26. A system according to claim 20 further comprising a fluxless pretreater which fluxlessly pretreats at least one of the first component, the second component and the solder prior to reflow of the tacked solder, to thereby improve solder wettability to at least one of the first and second components.
27. A system according to claim 20 further comprising a flux dispenser which dispenses flux onto at least one of the first component, the second component and the solder prior to reflow of the tacked solder.
Description
FIELD OF THE INVENTION

This invention relates to microelectronic assembly processes and systems, and more particularly to soldering processes and systems.

BACKGROUND OF THE INVENTION

Soldering is widely used to join microelectronic assemblies. For example, solder is widely used to join electrical leads on components such as integrated circuits ("chips") to other components such as substrates including printed circuit boards, flat panel displays or the like. As is well known to those having skill in the art, solder is a low melting point alloy, usually of the lead-tin type, which is used to join metals at temperatures of about 350 C. or less.

Presently, most soldering processes require precleaning and deoxidation of surface oxides prior to solder reflow, and also require post-soldering cleaning after solder reflow. The deoxidation step is generally performed with flux materials to prepare the surfaces for soldering by removing contaminants and metal oxide from the solder surface and/or the surfaces to be joined. After soldering, flux residue remaining from the deoxidation is removed during post-soldering cleaning.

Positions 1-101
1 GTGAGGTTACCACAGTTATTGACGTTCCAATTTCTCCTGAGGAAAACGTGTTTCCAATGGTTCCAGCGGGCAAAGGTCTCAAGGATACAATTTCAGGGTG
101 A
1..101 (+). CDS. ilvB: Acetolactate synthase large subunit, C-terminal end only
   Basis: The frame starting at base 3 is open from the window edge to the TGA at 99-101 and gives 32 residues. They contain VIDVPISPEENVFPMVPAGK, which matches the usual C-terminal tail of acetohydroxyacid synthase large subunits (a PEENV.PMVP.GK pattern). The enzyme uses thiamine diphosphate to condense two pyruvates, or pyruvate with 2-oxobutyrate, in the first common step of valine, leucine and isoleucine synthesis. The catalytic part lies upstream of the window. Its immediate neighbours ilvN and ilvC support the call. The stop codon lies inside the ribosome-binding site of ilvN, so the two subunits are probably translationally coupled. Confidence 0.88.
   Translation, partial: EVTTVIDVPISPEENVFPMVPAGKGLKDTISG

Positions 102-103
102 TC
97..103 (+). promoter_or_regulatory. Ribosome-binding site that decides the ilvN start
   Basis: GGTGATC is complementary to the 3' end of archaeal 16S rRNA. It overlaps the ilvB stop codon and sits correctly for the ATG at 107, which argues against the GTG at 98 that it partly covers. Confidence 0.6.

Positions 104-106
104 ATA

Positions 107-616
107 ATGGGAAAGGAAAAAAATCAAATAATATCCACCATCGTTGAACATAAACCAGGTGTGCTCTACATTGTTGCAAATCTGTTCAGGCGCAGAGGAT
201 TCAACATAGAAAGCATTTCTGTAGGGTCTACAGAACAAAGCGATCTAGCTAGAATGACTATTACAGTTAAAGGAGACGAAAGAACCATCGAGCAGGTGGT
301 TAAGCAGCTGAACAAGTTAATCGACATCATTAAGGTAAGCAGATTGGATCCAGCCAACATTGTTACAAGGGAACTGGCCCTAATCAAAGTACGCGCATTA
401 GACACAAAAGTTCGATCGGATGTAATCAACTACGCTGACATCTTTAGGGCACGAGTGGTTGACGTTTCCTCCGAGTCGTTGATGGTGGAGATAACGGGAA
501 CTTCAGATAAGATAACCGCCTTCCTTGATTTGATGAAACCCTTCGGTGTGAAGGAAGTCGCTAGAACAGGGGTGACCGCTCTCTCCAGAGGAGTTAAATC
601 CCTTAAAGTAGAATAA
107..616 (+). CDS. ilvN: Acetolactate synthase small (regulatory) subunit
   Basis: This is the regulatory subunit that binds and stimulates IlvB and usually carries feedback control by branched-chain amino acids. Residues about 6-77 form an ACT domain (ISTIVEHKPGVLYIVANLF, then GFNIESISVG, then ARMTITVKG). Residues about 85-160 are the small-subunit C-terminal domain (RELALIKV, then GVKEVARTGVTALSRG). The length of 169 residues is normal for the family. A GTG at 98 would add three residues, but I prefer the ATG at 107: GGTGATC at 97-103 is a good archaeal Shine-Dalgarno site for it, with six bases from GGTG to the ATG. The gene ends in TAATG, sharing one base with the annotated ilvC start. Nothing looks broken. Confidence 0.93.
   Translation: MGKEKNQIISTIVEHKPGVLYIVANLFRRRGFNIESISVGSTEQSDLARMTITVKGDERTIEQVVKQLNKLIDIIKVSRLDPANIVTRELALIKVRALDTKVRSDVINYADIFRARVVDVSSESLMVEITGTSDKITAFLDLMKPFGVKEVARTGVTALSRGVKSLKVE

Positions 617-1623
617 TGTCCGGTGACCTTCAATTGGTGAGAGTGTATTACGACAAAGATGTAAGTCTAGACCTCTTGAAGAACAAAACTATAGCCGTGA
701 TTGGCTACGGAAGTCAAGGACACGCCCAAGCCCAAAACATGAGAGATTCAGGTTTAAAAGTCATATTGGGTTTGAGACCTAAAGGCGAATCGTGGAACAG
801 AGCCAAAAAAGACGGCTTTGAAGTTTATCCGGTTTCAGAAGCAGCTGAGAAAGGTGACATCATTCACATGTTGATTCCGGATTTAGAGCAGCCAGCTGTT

The use of flux is generally undesirable because the flux residue can degrade the components or other materials which come in contact with the flux. Cleaning of the flux can also degrade the components. Moreover, as the circuit density of microelectronic devices has increased, the leads on these devices have become smaller and more closely spaced. Thus, flux has become more difficult to remove after soldering. Finally, with increasing environmental consciousness, the use of CFC-containing cleaning solvents is generally disfavored. Replacement cleaning solvents may add to the cost of the product and/or process.

In a pioneering invention, Dishon and Bobbio described a fluxless soldering process. In this process, fluorine-containing plasma excitation is performed on the solder, so that soldering may be performed without the need for flux and post-soldering cleaning. This pioneering invention is described in U.S. Pat. No. 4,921,157 to Dishon et al., issued May 1, 1990, entitled "Fluxless Soldering Process" and assigned to the assignee of the present invention, the disclosure of which is hereby incorporated herein by reference. Since the time of the Dishon et al. patent, this fluxless soldering process, now commonly referred to as the Plasma Assisted Dry Soldering (PADS) process, has become widely reported and widely used in industry.